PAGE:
F-35 Alternate Engine Program: Background and Issues for Congress
The administration's proposal to terminate the alternate engine program for the F-35 Lightning II fighter is a significant issue for Congress in FY2012, with implications for the defense budget, military capability in the future, and the division of power between Congress and the executive branch. This report discusses these issues.
Harbor Maintenance Trust Fund Expenditures
In 1986, the Harbor Maintenance Tax (HMT) was enacted to fund U.S. Army Corps of Engineers' (USACE or the Corps) activities related to the routine operation and maintenance (O&M) of harbors, namely the dredging of harbor channels to their authorized depths and widths. Economic and equity issues related to HMT expenditures and collections are the main focus of this report. Before analyzing these issues, the report reviews the legislative history of the tax and legal challenges to it, discusses the advantages and disadvantages of alternative funding mechanisms, and describes the commercial context of current dredging activity. The last section identifies legislation related to harbor maintenance funding.
The Longshore and Harbor Workers' Compensation Act (LHWCA): Overview of Workers' Compensation for Certain Private- Sector Maritime Workers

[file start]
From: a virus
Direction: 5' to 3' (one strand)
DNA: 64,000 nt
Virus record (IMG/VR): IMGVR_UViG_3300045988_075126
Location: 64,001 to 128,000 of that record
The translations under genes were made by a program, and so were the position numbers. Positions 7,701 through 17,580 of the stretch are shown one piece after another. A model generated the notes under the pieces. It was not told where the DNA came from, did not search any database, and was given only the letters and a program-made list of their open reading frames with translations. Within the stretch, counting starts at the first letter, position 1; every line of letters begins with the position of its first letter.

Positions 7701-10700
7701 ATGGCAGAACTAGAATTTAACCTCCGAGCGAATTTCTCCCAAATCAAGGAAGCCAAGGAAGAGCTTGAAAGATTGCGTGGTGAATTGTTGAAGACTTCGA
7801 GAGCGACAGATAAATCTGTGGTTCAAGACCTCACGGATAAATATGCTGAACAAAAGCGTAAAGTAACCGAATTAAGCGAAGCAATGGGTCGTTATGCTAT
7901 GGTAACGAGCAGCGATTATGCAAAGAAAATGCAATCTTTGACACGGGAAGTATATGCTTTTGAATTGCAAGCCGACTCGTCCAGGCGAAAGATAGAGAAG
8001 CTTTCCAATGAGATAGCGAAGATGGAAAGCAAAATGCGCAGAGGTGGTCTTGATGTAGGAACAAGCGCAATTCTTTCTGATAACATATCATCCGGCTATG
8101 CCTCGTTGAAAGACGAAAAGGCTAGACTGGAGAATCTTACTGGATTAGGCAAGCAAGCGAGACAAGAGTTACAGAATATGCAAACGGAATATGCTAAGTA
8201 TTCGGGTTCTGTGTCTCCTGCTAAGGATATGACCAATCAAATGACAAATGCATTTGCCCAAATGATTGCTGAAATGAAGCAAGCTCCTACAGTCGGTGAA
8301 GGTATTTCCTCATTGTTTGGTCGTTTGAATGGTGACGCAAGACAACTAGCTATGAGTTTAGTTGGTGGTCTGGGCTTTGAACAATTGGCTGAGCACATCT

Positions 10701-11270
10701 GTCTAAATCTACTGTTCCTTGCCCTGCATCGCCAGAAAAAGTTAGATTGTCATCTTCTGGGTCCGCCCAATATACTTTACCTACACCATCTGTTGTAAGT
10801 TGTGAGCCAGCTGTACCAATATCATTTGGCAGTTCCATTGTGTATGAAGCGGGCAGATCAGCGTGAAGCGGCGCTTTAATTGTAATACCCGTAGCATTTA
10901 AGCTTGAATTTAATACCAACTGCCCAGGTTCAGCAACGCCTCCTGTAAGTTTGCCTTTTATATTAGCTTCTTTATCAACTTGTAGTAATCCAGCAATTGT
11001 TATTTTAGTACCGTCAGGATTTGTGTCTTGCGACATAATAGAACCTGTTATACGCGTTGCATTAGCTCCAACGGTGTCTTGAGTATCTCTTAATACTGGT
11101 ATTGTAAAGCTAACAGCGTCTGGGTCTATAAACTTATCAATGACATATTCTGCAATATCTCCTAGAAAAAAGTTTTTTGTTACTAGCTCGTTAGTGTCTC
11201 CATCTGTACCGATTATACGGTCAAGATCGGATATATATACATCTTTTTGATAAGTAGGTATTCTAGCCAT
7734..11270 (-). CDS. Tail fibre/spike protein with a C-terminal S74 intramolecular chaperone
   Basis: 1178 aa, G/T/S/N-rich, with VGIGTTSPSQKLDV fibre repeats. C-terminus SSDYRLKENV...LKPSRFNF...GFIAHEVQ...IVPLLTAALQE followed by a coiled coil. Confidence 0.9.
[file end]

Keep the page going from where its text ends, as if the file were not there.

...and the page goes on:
This report discusses the Longshore and Harbor Workers' Compensation Act (LHWCA), a federal workers' compensation program that covers certain private-sector maritime workers. More than $980 million in LHWCA benefits are paid each year. The LHWCA is administered by the Department of Labor (DOL) and all benefit costs are paid by employers and their insurance carriers.
Alternative Fuels and Advanced Technology Vehicles: Issues in Congress
This report provides an overview of current issues surrounding alternative fuels and advanced technology vehicles - issues discussed in further detail in other CRS reports referred to in each section.
Screening and Securing Air Cargo: Background and Issues for Congress
The October 2010 discovery of two explosive devices being prepared for loading on U.S.-bound all-cargo aircraft overseas has heightened concerns over the potential use of air cargo shipments to bomb passenger and all-cargo aircraft. This incident renewed congressional interest in air cargo security. This report discusses a number of policy issues that may arise regarding air cargo security.
Navy SSBN(X) Ballistic Missile Submarine Program: Background and Issues for Congress
This report discusses the Navy's plan to develop and design a class of 12 next-generation ballistic missile submarines, or SSBN(X)s, as replacements for the 14 Ohio class SSBNs currently in operation. The report explores certain related issues for Congress, including the affordability of the project and its potential impact on other Navy shipbuilding programs, alternatives to the program, and which shipyard or shipyards will build the proposed ships.